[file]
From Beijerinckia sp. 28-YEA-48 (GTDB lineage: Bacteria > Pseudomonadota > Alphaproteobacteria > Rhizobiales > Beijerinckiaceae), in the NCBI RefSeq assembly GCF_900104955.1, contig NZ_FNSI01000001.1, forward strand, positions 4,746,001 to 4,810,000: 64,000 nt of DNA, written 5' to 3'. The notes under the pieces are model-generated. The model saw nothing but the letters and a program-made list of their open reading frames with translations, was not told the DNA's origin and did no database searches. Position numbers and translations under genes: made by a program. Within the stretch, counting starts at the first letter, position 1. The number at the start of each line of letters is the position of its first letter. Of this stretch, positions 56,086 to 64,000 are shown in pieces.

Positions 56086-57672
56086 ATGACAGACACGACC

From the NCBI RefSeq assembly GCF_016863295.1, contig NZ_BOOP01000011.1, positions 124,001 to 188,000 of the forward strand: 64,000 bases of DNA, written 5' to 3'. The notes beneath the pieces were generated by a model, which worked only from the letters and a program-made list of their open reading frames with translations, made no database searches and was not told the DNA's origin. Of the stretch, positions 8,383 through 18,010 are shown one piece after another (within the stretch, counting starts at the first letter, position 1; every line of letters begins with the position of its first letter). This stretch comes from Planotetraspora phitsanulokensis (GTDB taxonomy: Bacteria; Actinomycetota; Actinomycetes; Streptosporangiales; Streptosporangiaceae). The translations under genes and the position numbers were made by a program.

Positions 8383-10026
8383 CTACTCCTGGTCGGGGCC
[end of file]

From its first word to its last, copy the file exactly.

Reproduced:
From Beijerinckia sp. 28-YEA-48 (GTDB lineage: Bacteria > Pseudomonadota > Alphaproteobacteria > Rhizobiales > Beijerinckiaceae), in the NCBI RefSeq assembly GCF_900104955.1, contig NZ_FNSI01000001.1, forward strand, positions 4,746,001 to 4,810,000: 64,000 nt of DNA, written 5' to 3'. The notes under the pieces are model-generated. The model saw nothing but the letters and a program-made list of their open reading frames with translations, was not told the DNA's origin and did no database searches. Position numbers and translations under genes: made by a program. Within the stretch, counting starts at the first letter, position 1. The number at the start of each line of letters is the position of its first letter. Of this stretch, positions 56,086 to 64,000 are shown in pieces.

Positions 56086-57672
56086 ATGACAGACACGACC

From the NCBI RefSeq assembly GCF_016863295.1, contig NZ_BOOP01000011.1, positions 124,001 to 188,000 of the forward strand: 64,000 bases of DNA, written 5' to 3'. The notes beneath the pieces were generated by a model, which worked only from the letters and a program-made list of their open reading frames with translations, made no database searches and was not told the DNA's origin. Of the stretch, positions 8,383 through 18,010 are shown one piece after another (within the stretch, counting starts at the first letter, position 1; every line of letters begins with the position of its first letter). This stretch comes from Planotetraspora phitsanulokensis (GTDB taxonomy: Bacteria; Actinomycetota; Actinomycetes; Streptosporangiales; Streptosporangiaceae). The translations under genes and the position numbers were made by a program.

Positions 8383-10026
8383 CTACTCCTGGTCGGGGCC